Ambassador Thulani Dlomo has been recalled from Japan by President Cyril Ramaphosa. What do we know about the man who, when he arrived at the State Security Agency in 2012 told his colleagues that he only reports to Jacob Zuma directly, writes Adriaan Basson.
A few weeks ago, while the country was glued to the singing of a very big Italian (not Luciano Pavarotti) before the Zondo commission, another major tremor shook South Africa's foundations.
Although the story was not reported with as much spectacle and fanfare as the earthquake in the wake of Angelo Agrizzi's testimony, the recalling of Ambassador Thulani Dlomo from Japan by President Cyril Ramaphosa was spellbinding.
If everything that has been said, written and reported about him is true, Dlomo holds the key to blowing open the capture of our intelligence services by former president Jacob Zuma to protect and promote him and his faction in the ANC.
What do we know about Dlomo, the KwaZulu-Natal security chief turned super spy turned ambassador, and why is his recalling significant?
When Dlomo arrived at the State Security Agency (SSA) in 2012 to head up something called the special operations unit (SOU), he told his colleagues that he only reports to Zuma directly. His appointment as a top spy was shrouded in controversy from the start.
Before moving to "the farm", as the SSA's head office in Pretoria is referred to by spooks, Dlomo was employed as head of security for the KwaZulu-Natal department of social development. He resigned from that position after a forensic audit found he received kickbacks of R1m for tenders worth R45m. Dlomo was never prosecuted for this alleged transgression.
Back to the SSA, where Dlomo – a known Zuma ally – headed up the SOU, which Jacques Pauw and other journalists later unmasked as effectively being a Zuma Defence Force in drag. The SOU ran several clandestine operations to protect Zuma, including the successful dismantling of the South African Revenue Service (SARS) and its investigations unit, commonly referred to as the "rogue unit".
One of the other operations Dlomo oversaw during his time at the SSA was the recruitment of apartheid-era cop Riaan Stander to travel to Europe and extract every bit of evidence the European arms deal companies had on Zuma. Stander stated this under oath in a damages claim against the SSA, which was settled outside court.
In 2013, after the resignation of Jeff Maqetuka as spy boss and his deputies Moe Shaik and Gibson Njene as heads of foreign and domestic intelligence respectively, after they fell out with Zuma and then minister Siyabonga Cwele over their insistence to investigate the Guptas, Dlomo was promoted.
He was made a deputy director-general for counter intelligence in the domestic branch of the SSA. Four years later, the Mail & Guardian reported that Dlomo's unit was effectively targeting Ramaphosa and his allies on the road to the 2017 ANC national conference at Nasrec. This included surveillance on Ramaphosa supporters and the tapping of phones, including that of the now president.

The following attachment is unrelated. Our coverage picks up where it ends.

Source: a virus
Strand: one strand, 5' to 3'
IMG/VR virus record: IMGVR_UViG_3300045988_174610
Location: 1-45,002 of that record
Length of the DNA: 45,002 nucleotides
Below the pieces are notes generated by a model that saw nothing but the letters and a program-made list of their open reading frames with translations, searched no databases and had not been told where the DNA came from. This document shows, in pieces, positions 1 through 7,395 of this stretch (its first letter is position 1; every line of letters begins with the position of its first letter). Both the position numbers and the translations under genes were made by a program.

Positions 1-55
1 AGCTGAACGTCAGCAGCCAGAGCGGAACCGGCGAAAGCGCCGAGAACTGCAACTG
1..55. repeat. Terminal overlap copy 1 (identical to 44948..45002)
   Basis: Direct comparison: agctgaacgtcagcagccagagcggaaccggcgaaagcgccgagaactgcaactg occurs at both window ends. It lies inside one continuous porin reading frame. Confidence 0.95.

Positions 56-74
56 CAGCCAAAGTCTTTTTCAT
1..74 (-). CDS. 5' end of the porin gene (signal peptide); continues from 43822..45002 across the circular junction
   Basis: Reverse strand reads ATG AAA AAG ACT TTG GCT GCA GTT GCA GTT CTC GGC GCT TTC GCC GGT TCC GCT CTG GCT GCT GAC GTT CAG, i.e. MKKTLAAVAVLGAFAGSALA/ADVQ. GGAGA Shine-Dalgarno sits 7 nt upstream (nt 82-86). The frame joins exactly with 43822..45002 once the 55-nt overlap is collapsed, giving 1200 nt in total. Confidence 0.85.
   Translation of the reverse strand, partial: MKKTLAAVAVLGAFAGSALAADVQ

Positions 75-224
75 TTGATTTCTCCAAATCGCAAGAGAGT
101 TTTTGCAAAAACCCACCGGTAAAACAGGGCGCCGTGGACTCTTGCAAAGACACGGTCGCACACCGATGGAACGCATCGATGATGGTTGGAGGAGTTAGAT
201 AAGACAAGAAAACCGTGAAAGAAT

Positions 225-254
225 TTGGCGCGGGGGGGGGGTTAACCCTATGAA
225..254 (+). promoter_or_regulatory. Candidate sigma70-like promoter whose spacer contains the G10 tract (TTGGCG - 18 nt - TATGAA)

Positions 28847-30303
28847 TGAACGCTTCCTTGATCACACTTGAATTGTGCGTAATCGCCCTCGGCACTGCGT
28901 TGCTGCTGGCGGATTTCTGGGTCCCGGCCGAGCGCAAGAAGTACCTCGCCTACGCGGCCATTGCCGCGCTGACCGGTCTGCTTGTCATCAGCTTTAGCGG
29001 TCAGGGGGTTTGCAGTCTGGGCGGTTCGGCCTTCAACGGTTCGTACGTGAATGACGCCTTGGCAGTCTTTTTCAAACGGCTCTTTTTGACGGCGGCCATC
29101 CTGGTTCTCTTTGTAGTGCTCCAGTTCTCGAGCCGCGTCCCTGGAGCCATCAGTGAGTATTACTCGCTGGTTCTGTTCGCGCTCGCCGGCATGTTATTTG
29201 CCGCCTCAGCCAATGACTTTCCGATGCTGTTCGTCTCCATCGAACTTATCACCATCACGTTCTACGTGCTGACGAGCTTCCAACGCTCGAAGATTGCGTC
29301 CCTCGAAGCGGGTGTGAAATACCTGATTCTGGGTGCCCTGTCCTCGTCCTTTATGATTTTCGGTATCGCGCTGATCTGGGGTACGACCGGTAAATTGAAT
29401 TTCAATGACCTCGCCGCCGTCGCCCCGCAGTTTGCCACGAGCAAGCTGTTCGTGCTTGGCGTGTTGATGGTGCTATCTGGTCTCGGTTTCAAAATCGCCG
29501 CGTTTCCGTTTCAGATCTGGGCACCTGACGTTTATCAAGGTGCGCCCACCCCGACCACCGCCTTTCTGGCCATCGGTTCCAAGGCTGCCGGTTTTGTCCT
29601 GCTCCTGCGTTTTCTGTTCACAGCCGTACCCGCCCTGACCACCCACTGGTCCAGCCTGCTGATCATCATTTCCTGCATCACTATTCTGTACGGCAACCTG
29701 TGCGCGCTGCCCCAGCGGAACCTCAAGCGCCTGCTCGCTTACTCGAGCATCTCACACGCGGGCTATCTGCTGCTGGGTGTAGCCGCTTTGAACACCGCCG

At about this time, Dlomo was suspended by the SSA for alleged transgressions with his foreign travelling. News24 revealed that Dlomo uses several diplomatic passports to travel, including one with the name Silence Dlomo.
The heat was turned on in 2017 when National Treasury wanted to know from the SSA why they couldn't account for R1,5bn (yes, billion), they majority of which was allegedly spent by Dlomo's SOU. Dlomo was in a serious pickle and needed to be relieved.
In stepped Zuma, who abruptly appointed him ambassador to Japan in April 2017. Without facing the music at the SSA, Dlomo was safely extracted and placed in one of the best-paid diplomatic jobs in one of South Africa's most strategic trading partners. This is how strongly Zuma felt about growing the economy.
Fast forward to January 2019: Intelligence Minister Dipuo Letsatsi-Duba, appointed by Ramaphosa to replace the sycophantic David Mahlobo, has recalled Dlomo and four other ambassadors – all former spies – to supposedly strengthen the capacity of the SSA. Other media reports quoted from a letter by Letsatsi-Duba to Ramaphosa in which she reportedly asked for Dlomo to return to explain to workings of the SOU.
There are different views inside the intelligence community about Dlomo's return to South Africa: some believe Letsatsi-Duba is cleaning house and insisted that Dlomo returns home to face the music; others are more cynical and are asking whether this may be a strategy of Zuma's to regain some hold over the intelligence services and fight back against Ramaphosa.
Ramaphosa announced in his State of the Nation Address last week that the SSA would be split into two, back to the old dispensation of a domestic National Intelligence Agency and a foreign South African Secret Service. This would have rattled Zuma's cage. The president has also received the high-level report from the Mufamadi panel on what is wrong with the SSA, and this could have informed his decision to recall Dlomo.
It remains to be seen how Dlomo's fate plays out over the next few months. Will the "real" rogue unit finally be exposed, or will he quietly disappear back into obscurity, courtesy of a state-sponsored golden handshake?
- Basson is editor-in-chief of News24. Follow him on Twitter: @AdriaanBasson